The Immoralist by Andre Gide
For André Gide, writing The Immoralist was a near-death experience. "I have lived it for four years and have written it to put it behind me," he wrote to a friend. "I suffer a book as one suffers an illness. I now respect only the books that all but kill their authors." Now that's dedication. If this is the case, novelists today might think twice before penning their next oeuvre, or at least take a very deep breath.
At first sight, it seems inconceivable that Michel, our studious, naïve narrator, "having thought of little else but ruins and books, and knowing nothing about life," would eventually break from the herd to become the so-called "immoralist" of this tale. But, while recovering from a near-fatal bout of tuberculosis while on his honeymoon in North Africa, he experiences a reawakening and latent feelings, suppressed after years of dusty learning, resurface: "Until that day, it seemed to me, I had felt so little and thought so much... Yes, as my senses awoke, they rediscovered a whole history, reconstructed a whole past life. They were alive! Alive!"
Intoxicated by sweet scents, dazzled by the "luminous" air and shadows that barely skim the ground, Michel surrenders to Nature's assault on the senses. Here, amidst some of Gide's most exquisite descriptions, emerge subtle hints of sexual yearning: Michel sits in shaded parks and watches young boys with billowing cloaks and "naked golden flesh." Later, these desires are acted upon as we find him "prowling" late at night -- "I touched things with my hand." In turn, he begins to despise his studies, derides his "foolish" former academic self and, gradually, the layers of acquired learning "flaked away like greasepaint, offering glimpses of bare flesh, the real person hidden underneath."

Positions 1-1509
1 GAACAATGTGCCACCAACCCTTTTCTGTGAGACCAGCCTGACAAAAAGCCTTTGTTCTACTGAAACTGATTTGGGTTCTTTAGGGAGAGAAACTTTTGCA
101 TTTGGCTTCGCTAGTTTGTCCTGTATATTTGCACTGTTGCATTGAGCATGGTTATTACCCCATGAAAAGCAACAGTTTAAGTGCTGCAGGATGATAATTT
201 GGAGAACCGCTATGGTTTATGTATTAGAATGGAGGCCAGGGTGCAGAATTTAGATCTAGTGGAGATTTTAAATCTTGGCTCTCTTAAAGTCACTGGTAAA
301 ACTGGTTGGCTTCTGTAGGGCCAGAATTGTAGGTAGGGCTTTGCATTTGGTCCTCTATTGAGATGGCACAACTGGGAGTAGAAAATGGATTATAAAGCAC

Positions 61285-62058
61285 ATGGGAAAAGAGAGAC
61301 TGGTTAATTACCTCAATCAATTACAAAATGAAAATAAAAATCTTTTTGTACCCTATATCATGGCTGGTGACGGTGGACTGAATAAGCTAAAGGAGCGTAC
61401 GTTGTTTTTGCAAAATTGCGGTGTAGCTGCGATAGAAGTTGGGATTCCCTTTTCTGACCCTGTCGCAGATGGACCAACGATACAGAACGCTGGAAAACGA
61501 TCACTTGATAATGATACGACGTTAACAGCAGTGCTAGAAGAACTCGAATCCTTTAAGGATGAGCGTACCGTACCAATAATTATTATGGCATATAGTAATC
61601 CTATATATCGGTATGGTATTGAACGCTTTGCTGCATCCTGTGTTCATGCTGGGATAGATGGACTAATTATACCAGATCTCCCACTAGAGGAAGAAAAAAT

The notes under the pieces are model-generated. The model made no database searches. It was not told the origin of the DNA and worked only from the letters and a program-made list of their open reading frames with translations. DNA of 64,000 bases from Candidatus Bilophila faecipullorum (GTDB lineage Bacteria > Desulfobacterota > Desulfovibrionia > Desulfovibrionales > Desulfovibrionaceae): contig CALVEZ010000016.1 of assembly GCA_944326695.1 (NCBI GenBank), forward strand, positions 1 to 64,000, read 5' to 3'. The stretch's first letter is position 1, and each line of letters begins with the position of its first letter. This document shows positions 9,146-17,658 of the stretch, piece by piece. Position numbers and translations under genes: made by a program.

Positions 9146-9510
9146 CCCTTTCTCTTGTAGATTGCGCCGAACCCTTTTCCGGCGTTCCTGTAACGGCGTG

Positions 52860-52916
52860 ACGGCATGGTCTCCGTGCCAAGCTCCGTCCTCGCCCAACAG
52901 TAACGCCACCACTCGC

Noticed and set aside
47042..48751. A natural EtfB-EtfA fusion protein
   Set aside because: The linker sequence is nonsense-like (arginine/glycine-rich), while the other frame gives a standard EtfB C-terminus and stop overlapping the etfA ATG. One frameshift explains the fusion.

In the hands of another, less talented, writer this overnight transformation could seem like a rather cheap plot device; a convenient way to throw a relatively "normal" character into moral crisis and use him as a puppet for philosophical contemplation. But Michel's rapture and boundless awe of the beauty of nature are glorious and wholly convincing; it's easy to believe that this lost soul who, after peering into the abyss, could throw himself so feverishly into a new lease of life. The sheer thrill of Michel's determination to step off the well-worn path of decency is heightened by the unsettling ambiguity of it all: his venture is shrouded in darkness as he seeks "an unknown perfection."
However, and this is the crux, Michel is unable to define his new life and subsequently fails to maintain it, as he admits: "Knowing how to free oneself is nothing; the difficult thing is knowing how to live with that freedom."
The real beauty of this book is that there is no distant rumble of didactic undertone; it's neither a radical case for dissent, nor a smug sermon against immorality. This shameless refusal to offer a neat moral in a box makes The Immoralist more than simply a brave exploration of all things licentious and something far more disquieting and profound. Gide may have risked life and limb for this novel, but in doing so, he saves it from withering in a preacher's grip.